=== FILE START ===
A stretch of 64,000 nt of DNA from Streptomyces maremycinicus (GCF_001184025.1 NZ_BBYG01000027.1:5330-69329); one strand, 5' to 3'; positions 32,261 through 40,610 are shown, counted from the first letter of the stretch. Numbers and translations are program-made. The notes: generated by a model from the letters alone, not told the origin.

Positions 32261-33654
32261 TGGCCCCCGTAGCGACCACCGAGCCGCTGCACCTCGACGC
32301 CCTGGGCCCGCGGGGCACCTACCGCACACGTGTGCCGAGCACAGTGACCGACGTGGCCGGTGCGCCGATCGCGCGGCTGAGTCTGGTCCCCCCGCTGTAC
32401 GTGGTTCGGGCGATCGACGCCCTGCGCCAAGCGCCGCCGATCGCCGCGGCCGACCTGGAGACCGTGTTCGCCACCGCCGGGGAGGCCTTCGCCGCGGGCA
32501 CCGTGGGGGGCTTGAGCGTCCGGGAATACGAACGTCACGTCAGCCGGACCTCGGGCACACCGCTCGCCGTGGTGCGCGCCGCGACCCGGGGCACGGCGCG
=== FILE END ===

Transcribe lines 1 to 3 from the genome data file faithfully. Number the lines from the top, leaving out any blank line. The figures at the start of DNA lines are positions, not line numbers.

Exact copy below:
A stretch of 64,000 nt of DNA from Streptomyces maremycinicus (GCF_001184025.1 NZ_BBYG01000027.1:5330-69329); one strand, 5' to 3'; positions 32,261 through 40,610 are shown, counted from the first letter of the stretch. Numbers and translations are program-made. The notes: generated by a model from the letters alone, not told the origin.

Positions 32261-33654
32261 TGGCCCCCGTAGCGACCACCGAGCCGCTGCACCTCGACGC